Paul Manafort Prevented from Flying to Dubai

As Knewz first reported and AP has now matched, Paul Manafort was pulled from a flight to Dubai on Sunday because his passport was revoked.

Former Trump adviser Paul Manafort was removed from a plane at Miami International Airport before it took off for Dubai because he carried a revoked passport, officials said Wednesday.

Miami-Dade Police Detective Alvaro Zabaleta confirmed that Manafort was removed from the Emirates Airline flight without incident Sunday night but directed further questions to U.S. Border and Customs Protection. That agency did not immediately respond to an email Wednesday seeking comment.

A lawyer who has represented Manafort did not immediately return a call and email seeking comment Wednesday.

As a reminder, Manafort’s pardon did not include his actions in an August 2, 2016 meeting with alleged Russian spy Konstanin Kilimnik, at which he seemingly traded his strategy to win the election for $19 million in financial benefit and a commitment to help carve up Ukraine.

Nor was Manafort pardoned for his efforts, which continued at least until he was arrested, to help Kilimnik carve up Ukraine to Russia’s liking.

Nor was Manafort pardoned for his role in all the influence-peddling that Rudy Giuliani was involved with in Ukraine through 2020.

This was three days ago. The fact that Sean Hannity has not been wailing about the poor treatment of Manafort since suggests either that there’s not a good way to spin it, or that Manafort has some reason to want to keep this quiet.

Update: NBC’s Tom Winter says that, contrary to other reports, he was simply not permitted to board and that he can apply for a new passport. It’s not clear why he speaks of a “new investigation.”

72 replies
  1. Al Ostello says:

    Paul Manafort is an above board, upstanding citizen who stands for the rule of law…said no human ever.

    Manafort is a long time pal of Trump and a felon. Full stop.

  2. WilliamOckham says:

    When I first saw a story about this, it said his passport had expired. I found that ridiculous. No way Paul Manafort would try travel with an expired passport. Now that the AP says it was revoked (based on an LE source), the question is why? It seems like the most obvious answer for Manafort would be that the IRS asked for it to be revoked. They can do that for certain types of unpaid tax liabilities.

    • Peterr says:

      It could also be DOJ and DOD (and perhaps various intelligence agencies), given the investigation into his work with Kilimnik regarding Ukraine.

      I suspect there are a non-trivial number of passports with flags on them in that regard, should their holders attempt to leave the country right now.

    • WilliamOckham says:

      That’s right, the IRS testified in 2018 that Manafort owed a lot of money. And at least some of that debt is less than 10 years old, so that’s why his passport was revoked.

      • Fran of the North says:

        If this is accurate and upheld, cue the RW outrage and talking points:

        * Freedumb includes rights to travel, anywhere, anytime, anyhow.
        * Government has no right to revoke documents based upon status of IRS compliance.

        My heart bleeds…

    • earlofhuntingdon says:

      There’s no way that Georgetown-trained lawyer lobbyist Paul Manafort did not know his passport had been revoked. One would think attempting to use it to do so would be a violation of the law.

    • BobCon says:

      There are endless posibilities. Maybe Fish and Wildlife found out he’s into more exotic wildlife clothing than just that ostrich skin jacket?

      Or it could also be child smuggling, intelligency agency concerns, suspicion of being in a drug mule scheme…. Probably more than worries that he’s planning on buying a 500 ml bottle of Serbian olive oil and sticking a label on it claiming it’s from Tuscany.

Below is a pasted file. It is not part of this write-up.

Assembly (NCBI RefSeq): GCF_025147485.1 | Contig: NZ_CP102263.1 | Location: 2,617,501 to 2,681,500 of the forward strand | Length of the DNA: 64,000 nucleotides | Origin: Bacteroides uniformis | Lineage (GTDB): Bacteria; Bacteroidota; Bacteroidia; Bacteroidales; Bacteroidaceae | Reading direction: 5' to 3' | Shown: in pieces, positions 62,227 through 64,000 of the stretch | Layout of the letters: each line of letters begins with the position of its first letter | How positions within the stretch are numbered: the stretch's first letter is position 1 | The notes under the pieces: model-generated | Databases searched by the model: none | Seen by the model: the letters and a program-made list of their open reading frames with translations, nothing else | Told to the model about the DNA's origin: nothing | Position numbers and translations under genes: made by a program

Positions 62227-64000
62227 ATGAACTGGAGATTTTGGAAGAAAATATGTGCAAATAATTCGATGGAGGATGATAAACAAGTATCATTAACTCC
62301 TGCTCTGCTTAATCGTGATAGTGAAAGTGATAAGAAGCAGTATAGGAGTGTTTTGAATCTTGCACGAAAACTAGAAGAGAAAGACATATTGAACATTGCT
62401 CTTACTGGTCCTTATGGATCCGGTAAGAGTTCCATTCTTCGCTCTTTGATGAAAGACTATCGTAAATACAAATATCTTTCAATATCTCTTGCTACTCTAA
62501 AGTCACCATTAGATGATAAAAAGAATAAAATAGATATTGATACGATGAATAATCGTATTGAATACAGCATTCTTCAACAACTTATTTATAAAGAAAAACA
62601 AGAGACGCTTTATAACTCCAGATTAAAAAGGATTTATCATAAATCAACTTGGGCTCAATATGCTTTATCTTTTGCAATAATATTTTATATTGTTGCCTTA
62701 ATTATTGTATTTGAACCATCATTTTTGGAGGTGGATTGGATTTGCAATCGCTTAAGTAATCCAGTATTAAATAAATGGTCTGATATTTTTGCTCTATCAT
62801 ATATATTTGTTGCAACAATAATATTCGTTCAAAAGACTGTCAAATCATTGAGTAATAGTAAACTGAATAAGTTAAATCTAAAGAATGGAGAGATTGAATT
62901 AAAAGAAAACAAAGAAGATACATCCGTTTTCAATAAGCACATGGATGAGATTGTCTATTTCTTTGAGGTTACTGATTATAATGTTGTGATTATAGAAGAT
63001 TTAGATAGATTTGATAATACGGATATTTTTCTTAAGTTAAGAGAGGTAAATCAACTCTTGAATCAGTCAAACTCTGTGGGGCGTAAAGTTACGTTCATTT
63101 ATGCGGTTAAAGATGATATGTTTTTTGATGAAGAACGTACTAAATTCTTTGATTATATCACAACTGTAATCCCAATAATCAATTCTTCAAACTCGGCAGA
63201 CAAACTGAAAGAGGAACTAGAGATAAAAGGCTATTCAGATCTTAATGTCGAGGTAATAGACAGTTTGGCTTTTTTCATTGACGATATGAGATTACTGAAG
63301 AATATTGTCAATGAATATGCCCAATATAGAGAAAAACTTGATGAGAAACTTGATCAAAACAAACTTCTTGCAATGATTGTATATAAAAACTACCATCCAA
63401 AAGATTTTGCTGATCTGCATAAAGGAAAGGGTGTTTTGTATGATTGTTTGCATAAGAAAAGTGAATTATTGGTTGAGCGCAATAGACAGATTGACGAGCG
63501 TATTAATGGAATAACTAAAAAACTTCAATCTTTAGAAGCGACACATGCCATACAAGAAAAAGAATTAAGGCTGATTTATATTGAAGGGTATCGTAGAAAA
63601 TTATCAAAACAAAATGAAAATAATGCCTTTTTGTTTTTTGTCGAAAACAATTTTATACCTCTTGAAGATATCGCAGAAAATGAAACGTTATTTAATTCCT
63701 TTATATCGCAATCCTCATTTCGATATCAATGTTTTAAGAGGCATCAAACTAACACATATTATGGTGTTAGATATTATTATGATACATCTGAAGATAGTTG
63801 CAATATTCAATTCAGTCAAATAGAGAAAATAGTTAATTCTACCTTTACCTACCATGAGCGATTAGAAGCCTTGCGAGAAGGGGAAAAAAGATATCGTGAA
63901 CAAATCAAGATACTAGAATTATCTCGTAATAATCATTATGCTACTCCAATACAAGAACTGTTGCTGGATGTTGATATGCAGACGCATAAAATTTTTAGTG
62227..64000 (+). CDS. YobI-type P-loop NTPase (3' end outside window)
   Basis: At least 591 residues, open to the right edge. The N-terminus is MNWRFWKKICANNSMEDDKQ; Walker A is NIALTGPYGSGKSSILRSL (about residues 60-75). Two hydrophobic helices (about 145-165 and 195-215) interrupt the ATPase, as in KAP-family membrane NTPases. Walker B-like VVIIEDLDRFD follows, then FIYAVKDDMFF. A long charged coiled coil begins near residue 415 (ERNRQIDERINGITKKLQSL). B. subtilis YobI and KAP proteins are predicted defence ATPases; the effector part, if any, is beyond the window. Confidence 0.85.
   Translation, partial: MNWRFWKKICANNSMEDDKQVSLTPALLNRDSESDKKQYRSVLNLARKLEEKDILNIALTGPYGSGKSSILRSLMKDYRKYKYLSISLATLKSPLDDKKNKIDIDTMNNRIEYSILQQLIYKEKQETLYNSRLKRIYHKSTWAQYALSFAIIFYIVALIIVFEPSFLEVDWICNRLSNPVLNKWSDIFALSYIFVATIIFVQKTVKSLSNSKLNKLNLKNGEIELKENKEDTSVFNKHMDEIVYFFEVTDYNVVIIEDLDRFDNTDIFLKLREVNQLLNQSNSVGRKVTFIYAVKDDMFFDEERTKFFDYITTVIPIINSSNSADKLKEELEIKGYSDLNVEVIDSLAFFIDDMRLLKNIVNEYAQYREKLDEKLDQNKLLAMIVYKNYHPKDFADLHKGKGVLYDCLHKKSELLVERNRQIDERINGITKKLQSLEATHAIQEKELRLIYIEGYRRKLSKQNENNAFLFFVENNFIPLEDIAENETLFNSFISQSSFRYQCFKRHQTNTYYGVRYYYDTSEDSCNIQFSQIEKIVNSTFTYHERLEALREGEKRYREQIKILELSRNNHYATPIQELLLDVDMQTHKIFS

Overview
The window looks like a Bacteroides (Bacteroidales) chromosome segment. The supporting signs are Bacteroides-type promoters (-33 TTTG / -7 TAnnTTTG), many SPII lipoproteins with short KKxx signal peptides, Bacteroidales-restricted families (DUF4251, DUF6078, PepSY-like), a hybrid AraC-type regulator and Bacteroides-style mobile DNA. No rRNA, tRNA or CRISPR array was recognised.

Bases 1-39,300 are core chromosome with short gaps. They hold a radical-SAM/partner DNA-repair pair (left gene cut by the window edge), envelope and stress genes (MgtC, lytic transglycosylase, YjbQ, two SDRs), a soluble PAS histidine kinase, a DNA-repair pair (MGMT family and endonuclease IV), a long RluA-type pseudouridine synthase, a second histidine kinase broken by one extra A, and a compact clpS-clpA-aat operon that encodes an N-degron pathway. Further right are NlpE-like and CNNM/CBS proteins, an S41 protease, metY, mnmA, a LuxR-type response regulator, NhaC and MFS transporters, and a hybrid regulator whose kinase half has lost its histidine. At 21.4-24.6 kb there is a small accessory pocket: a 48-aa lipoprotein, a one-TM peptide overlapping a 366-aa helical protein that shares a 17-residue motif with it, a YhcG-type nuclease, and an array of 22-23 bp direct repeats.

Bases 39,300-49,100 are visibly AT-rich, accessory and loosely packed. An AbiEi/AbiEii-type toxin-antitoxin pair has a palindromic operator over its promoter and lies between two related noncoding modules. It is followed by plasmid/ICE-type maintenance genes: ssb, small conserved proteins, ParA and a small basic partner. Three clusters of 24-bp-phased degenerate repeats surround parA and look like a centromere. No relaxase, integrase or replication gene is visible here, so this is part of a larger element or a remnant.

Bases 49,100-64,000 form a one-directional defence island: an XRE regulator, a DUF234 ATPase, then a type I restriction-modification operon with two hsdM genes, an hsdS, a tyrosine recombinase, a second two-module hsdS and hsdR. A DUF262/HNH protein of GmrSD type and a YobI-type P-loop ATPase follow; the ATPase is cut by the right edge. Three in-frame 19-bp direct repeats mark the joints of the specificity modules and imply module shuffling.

• Anonymouse says:

        >a 500 ml bottle of Serbian olive oil and sticking a label on it claiming it’s from Tuscany.

        On a different note… this is actually going to be a thing of the past in the coming years. There are systems coming online that will make it cheap and easy to track lot numbers down to quantities all the way from farm to retail. It will significantly increase the ease of detecting such fraud.

    • emptywheel says:

      Tom Winter, who claims there’s no sign of a “new” investigation (which misunderstands pretty much everything) says the passport was simply leftover revoked from when he was a felon, suggesting that in the 14 months since his pardon, Manafort didn’t think to sort that all out.

      • WilliamOckham says:

        As best as I, a non-lawyer, can tell, getting pardoned for your tax crimes does not wipe out your tax debt. So, I’m sticking with my assumption that it’s the tax thing. Which Manafort should have known about (the IRS has to mail a form to your home address).

        • Raven Eye says:

          If I was going to put an example under the definition of “damning with faint praise”…

      • Marika says:

        This sounds plausible to me given that bureaucratic screw ups are not uncommon. However, one would think that someone like Paul Manafort with business outside the country would make sure that his passport was valid and not just assume it was when it was given back to him? I guess we will find out sooner or later.

    • Leoghann says:

      It appears we’re unanimous on this. As serial grifters and traitors go, Manafort is pretty-sorta savvy. Certainly sharp enough to just stumble unawares onto a plane to a non-extradition country with a 5-year-old revoked passport.

    • Fran of the North says:

      I was once ‘detained’ in the bowels of Pearson Airport for having had the temerity to be traveling within 6 months of the expiration of my passport. Something about ‘what if you stay here beyond expiration’ (which was 5+ months out).

      To make matters worse, I was there to attend and speak at a conference, and so that opened another concern that I might be taking jobs from the local citizenry. They finally had an official document typed up which I needed to carry at all times stating that I had explicit permission from INS (or whatever they call it) to be in country and that I was scheduled to depart 4 days hence.